Scottish ruling puts pressure on Johnson to recall parliament

"The legal activists choose the Scottish courts for a reason".

The UK Government said it would appeal against the court's decision. "Central", he told the BBC.

The ruling comes a day after the prorogation took place in the early hours of Tuesday, with parliament now suspended for five weeks.

Stephen Tierney, professor of Constitutional Theory at Edinburgh University, believed the significance of this judgement would be felt not only in the short term but in the longer term also.

I have never been able to contemplate the possibility that the law could be that our sovereign Parliament might be treated as an inconvenience by the Prime Minister.

The appeals court, however, decided that the order was "null and void" after lawyers acting on behalf of 75 MPs and peers said suspending parliament would stifle action on Brexit.

A judge in Scotland's highest civil court says the government's reason to suspend Parliament was not valid.

In their official rulings, issued by the Scottish courts late on Thursday afternoon (pdf), they agreed unanimously there was no other reason for the suspension.

The UK parliamentary rulebook Erskine May notes: "When Parliament stands prorogued to a certain day, the Queen may issue a proclamation, giving notice of her intention that Parliament shall meet for the dispatch of business on any day after the date of the proclamation; and Parliament then stands prorogued to that day, notwithstanding the previous prorogation".


"The lower court had said the actions of the executive were "non-justiciable" - meaning they were not to be examined by judges".

Union leaders called on Johnson to recall parliament or face further protest and court proceedings.

Tim Roache, the general secretary of the GMB, said: "Shutting down parliament for your own ends at a time of national crisis, when people's jobs and livelihoods are on the line, beggars belief".

What will happen next, and whether MPs head back to Westminster, will be fought out in both the political and legal arenas.

Len McClusky, the leader of Unite, one of Britain's biggest trade unions, and one which gives financial support to Labour, has advised the United Kingdom prime minister not to visit Scotland as he may "face a citizen's arrest".

The court is likely to make a ruling later in the week. "He's broken the law, is not fit to hold office and along with this disgraceful government must be held to account", he said.

Parliament last week passed a law requiring Johnson to seek an extension to the October 31 deadline for Britain's exit, essentially taking no-deal off the table. As of Monday, that is now law.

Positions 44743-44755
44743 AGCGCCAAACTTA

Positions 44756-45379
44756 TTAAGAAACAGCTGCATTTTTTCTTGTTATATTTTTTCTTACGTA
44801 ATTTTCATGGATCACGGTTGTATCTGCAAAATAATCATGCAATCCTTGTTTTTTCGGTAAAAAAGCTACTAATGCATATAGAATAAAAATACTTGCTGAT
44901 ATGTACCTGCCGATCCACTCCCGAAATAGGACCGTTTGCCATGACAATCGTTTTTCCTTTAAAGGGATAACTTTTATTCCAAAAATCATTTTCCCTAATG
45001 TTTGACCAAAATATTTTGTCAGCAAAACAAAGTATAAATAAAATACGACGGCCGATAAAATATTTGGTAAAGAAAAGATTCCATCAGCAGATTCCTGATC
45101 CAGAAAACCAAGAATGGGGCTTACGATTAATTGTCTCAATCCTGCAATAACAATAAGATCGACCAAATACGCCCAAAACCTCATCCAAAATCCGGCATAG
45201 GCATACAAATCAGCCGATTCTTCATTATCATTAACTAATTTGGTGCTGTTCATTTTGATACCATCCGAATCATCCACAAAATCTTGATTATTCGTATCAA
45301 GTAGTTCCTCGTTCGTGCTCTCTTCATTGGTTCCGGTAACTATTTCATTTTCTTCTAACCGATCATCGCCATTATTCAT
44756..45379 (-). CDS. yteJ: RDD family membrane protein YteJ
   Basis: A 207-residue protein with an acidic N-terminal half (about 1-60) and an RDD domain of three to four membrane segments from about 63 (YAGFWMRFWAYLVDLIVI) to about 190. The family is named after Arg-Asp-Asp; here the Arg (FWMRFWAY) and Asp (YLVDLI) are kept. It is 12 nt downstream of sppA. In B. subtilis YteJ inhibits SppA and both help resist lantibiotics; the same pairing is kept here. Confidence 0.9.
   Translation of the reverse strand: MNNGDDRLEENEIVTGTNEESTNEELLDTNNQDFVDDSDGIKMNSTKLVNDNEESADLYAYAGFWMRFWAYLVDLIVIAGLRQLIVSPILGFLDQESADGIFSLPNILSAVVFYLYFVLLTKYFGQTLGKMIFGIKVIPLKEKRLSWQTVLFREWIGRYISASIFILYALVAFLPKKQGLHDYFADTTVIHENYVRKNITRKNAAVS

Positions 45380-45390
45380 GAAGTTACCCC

"It means that if the prime minister fails to get a Brexit deal by 19 October - as looks increasingly inevitable - or a mandate for no deal - which is equally unlikely - he will have to seek and accept an extension to article 50".

"The legal advice is clear that the prime minister must abide by this".

Related:

Comments

Latest news

You can watch a live stream of Microsoft's Surface event
Microsoft is planning to live stream this Surface event, and Pocket-lint will, of course, bring you the latest news as it happens. While Panay is always at Surface events, Nadella is only there on occasion.

Take a trip down memory lane with Google Photos' new Memories feature
The new first of the new features, Memories, is created to fight the problem of sorting through hundreds or thousands of photos. Other new features include a future update that will enable users to send photos as a direct message to another user.

China lands probe on dark side of the moon
Its plans include establishing a permanent manned space station, a manned lunar landing, and eventually probes to Mars. The Chinese Jade Rabbit 2 rover is making tracks on the soft, snowlike surface of the far side of the moon.

Trump administration to revoke water protection rule; farmers praise plan
The EPA and Army Corps of Engineers proposed placing the waters the government can regulate into six categories. Thursday's action extended the refutation to the remaining 22 states and returned standards to 1986 levels.

London’s Medical Startups Challenge Welcomes a New Judge, Max Polyakov
MBios is a joint project of Innovation House and the Ukrainian Medical Association of the United Kingdom (UMAUK). Such kind of challenges provides the participants with an opportunity to present their projects to the world.

Other news